Sample demultiplexing, alignment, filtration, and universal molecular identifier (UMI) count were performed using Cell Ranger single-cell gene expression software (10×Genomics). The obtained data were aggregated for direct comparisons of single-cell transcriptomes. A total of 8062 single cells from two samples were captured, with 3891-4171 cells recovered per channel. Mean reads per cell varied from 111,964 to 120,868, with median Unique Molecular Indexes (UMIs) of 37,709-40,609 per cell. The final cell count was 7672. Next, we used the Seurat toolkit [17] to perform dimension reduction and cell clustering. Data were first loaded into R software 4.0.3 (R Foundation for Statistical Computing, Vienna, Austria) as a count matrix and log-transformed using the NormalizeData function. To remove batch effects, we integrated the count matrices of two samples via IntegrateData, resulting in a batch-corrected expression matrix. Subsequent principal-component analysis (PCA) was performed based on this batch-corrected data. After PCA, we used the first 30 principal components for uniform manifold approximation and projection (UMAP) projection and cell clustering. Cells of the same type were clustered together in the UMAP; cell annotations were then identified based on the expressions of corresponding marker genes.

Functional and Pathway Enrichment Analyses

Significantly differentially expressed genes (DEGs) between Transformed Mature Hepatocytes (FMHs) cells (239 DEGs) and Untransformed Proliferating Tumor Cells (UPTs) cells (293 DEGs) were included for functional enrichment analysis in the Gene Ontology (GO) database and pathway enrichment analysis in the Kyoto Encyclopedia of Genes and Genomes (KEGG) database. After obtaining GO annotations and pathway enrichment results for DEGs, we pre-processed the raw data using the ggplot2 and clusterProfiler packages in R version 4.0.3. The calculated P-values were Bonferroni-corrected, and a corrected P-value of ≤0.05 was set as the threshold. Terms fulfilling this condition were defined as significantly enriched terms in DEGs.

Preparation and characterization of 3D-printed Liver-on-a-chip (LOC) Model

Preparation and characterization of GelMA Bioinks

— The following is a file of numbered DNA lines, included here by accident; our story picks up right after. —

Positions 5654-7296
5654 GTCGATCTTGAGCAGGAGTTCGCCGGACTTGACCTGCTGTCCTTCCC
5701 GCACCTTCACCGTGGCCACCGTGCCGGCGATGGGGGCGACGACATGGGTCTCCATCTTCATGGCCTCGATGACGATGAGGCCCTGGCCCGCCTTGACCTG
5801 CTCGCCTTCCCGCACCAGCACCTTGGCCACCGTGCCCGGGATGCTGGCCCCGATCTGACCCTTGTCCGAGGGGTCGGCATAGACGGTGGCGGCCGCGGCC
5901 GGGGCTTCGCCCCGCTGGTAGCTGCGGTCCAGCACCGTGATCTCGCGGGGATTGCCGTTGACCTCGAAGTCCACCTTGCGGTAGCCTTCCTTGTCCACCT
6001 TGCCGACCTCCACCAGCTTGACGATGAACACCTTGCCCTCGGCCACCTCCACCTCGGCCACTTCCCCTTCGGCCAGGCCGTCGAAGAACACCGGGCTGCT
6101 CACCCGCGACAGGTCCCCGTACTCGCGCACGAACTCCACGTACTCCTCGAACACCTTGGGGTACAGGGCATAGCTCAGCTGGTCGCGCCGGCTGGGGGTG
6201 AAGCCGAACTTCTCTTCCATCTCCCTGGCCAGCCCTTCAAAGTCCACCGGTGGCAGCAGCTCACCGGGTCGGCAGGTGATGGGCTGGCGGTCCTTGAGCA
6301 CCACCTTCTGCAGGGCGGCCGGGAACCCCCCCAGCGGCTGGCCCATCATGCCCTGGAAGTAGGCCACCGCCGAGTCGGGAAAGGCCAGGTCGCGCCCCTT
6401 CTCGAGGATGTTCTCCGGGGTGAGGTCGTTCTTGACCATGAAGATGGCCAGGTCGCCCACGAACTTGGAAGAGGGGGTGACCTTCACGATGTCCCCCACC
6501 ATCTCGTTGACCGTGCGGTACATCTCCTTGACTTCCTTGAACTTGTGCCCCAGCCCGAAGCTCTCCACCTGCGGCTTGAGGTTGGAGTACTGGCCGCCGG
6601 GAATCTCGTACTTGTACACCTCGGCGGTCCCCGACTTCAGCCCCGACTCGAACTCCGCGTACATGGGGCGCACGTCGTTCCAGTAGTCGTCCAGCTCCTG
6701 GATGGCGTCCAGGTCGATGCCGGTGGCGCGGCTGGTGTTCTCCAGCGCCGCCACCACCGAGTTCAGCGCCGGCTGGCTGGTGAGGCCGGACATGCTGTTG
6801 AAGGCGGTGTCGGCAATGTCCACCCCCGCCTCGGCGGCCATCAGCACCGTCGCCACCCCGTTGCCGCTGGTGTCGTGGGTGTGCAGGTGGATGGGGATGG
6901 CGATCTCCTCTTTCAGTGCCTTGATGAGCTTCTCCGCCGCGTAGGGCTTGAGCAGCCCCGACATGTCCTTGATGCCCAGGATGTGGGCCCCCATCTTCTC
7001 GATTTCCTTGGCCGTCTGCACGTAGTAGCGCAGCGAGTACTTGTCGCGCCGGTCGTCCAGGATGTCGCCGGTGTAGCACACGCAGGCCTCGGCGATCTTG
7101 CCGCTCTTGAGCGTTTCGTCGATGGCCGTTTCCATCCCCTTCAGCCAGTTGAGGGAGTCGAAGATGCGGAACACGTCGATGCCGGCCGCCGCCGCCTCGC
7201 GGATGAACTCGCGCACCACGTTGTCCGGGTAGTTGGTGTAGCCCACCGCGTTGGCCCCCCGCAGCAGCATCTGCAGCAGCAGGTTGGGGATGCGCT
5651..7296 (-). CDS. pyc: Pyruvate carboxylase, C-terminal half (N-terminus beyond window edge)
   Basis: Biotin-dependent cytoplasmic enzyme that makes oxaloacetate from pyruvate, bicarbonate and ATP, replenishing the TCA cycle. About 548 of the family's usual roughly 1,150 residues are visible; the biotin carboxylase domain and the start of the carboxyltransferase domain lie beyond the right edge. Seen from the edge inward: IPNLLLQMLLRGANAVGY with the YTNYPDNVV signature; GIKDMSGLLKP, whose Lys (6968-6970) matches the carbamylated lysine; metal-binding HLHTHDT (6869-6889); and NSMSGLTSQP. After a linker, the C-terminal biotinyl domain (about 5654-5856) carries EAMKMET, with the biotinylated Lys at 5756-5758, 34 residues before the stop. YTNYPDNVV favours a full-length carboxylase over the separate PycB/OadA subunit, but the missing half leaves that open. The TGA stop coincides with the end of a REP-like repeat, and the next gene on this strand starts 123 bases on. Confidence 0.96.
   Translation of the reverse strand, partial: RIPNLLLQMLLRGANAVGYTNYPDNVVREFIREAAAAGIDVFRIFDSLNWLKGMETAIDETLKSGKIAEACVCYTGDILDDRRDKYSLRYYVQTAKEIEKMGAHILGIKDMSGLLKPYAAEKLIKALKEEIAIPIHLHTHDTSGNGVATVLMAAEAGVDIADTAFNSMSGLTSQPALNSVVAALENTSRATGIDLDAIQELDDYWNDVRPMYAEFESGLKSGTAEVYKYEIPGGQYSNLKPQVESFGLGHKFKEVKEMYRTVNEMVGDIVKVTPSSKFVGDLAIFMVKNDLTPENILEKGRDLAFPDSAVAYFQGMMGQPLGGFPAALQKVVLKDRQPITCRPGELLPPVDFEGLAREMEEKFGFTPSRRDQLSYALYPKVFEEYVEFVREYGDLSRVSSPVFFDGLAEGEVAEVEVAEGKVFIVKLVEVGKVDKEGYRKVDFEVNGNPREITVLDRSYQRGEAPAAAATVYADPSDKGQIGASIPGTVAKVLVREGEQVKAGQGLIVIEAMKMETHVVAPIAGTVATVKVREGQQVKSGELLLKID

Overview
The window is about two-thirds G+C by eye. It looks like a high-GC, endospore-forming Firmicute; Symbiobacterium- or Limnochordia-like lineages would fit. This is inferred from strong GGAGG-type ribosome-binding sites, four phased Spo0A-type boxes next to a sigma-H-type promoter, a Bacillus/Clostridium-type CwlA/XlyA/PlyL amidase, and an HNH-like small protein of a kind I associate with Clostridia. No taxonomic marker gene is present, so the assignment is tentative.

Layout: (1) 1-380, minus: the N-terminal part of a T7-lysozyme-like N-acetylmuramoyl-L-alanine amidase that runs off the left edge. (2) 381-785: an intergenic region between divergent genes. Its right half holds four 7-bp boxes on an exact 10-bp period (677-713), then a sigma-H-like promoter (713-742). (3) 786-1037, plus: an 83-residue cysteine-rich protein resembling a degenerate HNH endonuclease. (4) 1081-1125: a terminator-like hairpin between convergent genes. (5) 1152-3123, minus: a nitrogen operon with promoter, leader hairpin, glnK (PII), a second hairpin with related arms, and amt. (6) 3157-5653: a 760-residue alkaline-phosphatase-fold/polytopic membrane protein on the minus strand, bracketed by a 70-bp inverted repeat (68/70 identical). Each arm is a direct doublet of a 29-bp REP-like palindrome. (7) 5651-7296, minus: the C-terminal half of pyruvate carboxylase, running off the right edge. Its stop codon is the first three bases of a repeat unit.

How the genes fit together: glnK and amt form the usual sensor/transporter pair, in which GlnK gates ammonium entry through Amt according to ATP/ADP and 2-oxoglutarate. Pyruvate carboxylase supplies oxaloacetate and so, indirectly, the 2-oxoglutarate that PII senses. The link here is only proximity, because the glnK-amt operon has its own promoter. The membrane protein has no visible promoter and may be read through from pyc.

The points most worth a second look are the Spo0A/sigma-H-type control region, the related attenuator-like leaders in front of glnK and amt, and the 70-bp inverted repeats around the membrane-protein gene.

GelMA was synthesized as described previously [18]. We dissolved 8.0-g gelatin (Sigma Germany) in 50 ml of 0.25-M carbonate-bicarbonate buffer at 57°C for 1 h. Then, we added 0.5 ml methacrylic anhydride (MA; Sigma Germany) at 55 °C and stirred the mixture for 3 h. We stopped the reaction by adding 80-ml PBS. We then dialyzed the mixture using 12-14 kDa cutoff dialytic tubes, lyophilized it for 1 week, and stored it at -80 °C until use. We then dialyzed the mixture using 12-14-kDa cutoff dialytic tubes, lyophilized it for 1 week, and stored it at -80°C until use. Next, we measured the methacrylation degree of GelMA using 2,4,6-trinitrobenzenesulfonic acid (TNBS). Different concentrations of GelMA-based solutions were prepared with GelMA, gelatin, glycerol, hyaluronic acid (HA), and a photo-crosslinking agent (Irgacure 2959; Sigma Germany). Prior to the experiments, we mixed 30 mg/mL (3%), 40 mg/mL (4%), or 50 mg/mL (5%) GelMA in DPBS with gelatin (1-3%), 3 mg/mL HA, and 10% (v/v) glycerol; placed the mixture into a tube; and shook it for 3 h in accordance with our previous studies. HA could increase the viscosity of the biolink, while glycerol could ensure smoothness of bioprinting. Afterward, the photo initiator, 20% (v/v) Irgacure 2959 (1% w/v as the stock media), was added to the solutions to form GelMA bioinks. Then, we characterized the flow behavior of the GelMA solution (3-5%) with different concentrations of gelatin (1-3%) using a HR-2 Discovery Rheometer (TA Instruments, Newcastle, DE, USA) with a 25-mm steel parallel-plate geometry. The gap between the plate and the surface of the GelMA solution was 105 μm. Strain was measured at 0.01-100 at an angular frequency of 6.28 rad/s. The rheometer was run with TA Instruments' programmable software, and the temperature of the solution was maintained at 20°C. We collected data for samples in triplicate.

Extraction and characterization of hepatocytes extracellular vesicles (Hepatocyte-EV)

Human primary liver-derived hepatocytes (HUCPI, HUM182641, P1) were purchased from TRL/Lonza (New Jersey, USA). Then, P2 hepatocytes were used to extract Hepatocyte -EV. When the cell confluency reached about 70%, the cell culture medium was replaced with serum-free medium. The cell culture supernatant was collected after culturing for 72 h. Cell impurities were removed by centrifugation at 1200 rpm, and then ultracentrifuged. After centrifugation at 100,000 g at 4°C for 90 min, the supernatant was discarded, and the pellet was resuspended in 0.5 mL of DPBS to obtain the Hepatocyte -EV. The concentration of Hepatocyte-EV was detected using a BCA kit (ThermoFisher, MA, USA). The morphology of Hepatocyte-EV was observed using transmission electron microscopy (TEM, TecnaiTM G2 Spirit BIOTWIN). The particle size distribution of Hepatocyte-EV was observed using nanoparticle tracking analysis (NTA, Nanosight NTA v3.2). The effect of Hepatocyte-EV on the proliferation behavior of the MDA-MB-231 cell line was determined using MTT for 2 day and 4 day, respectively.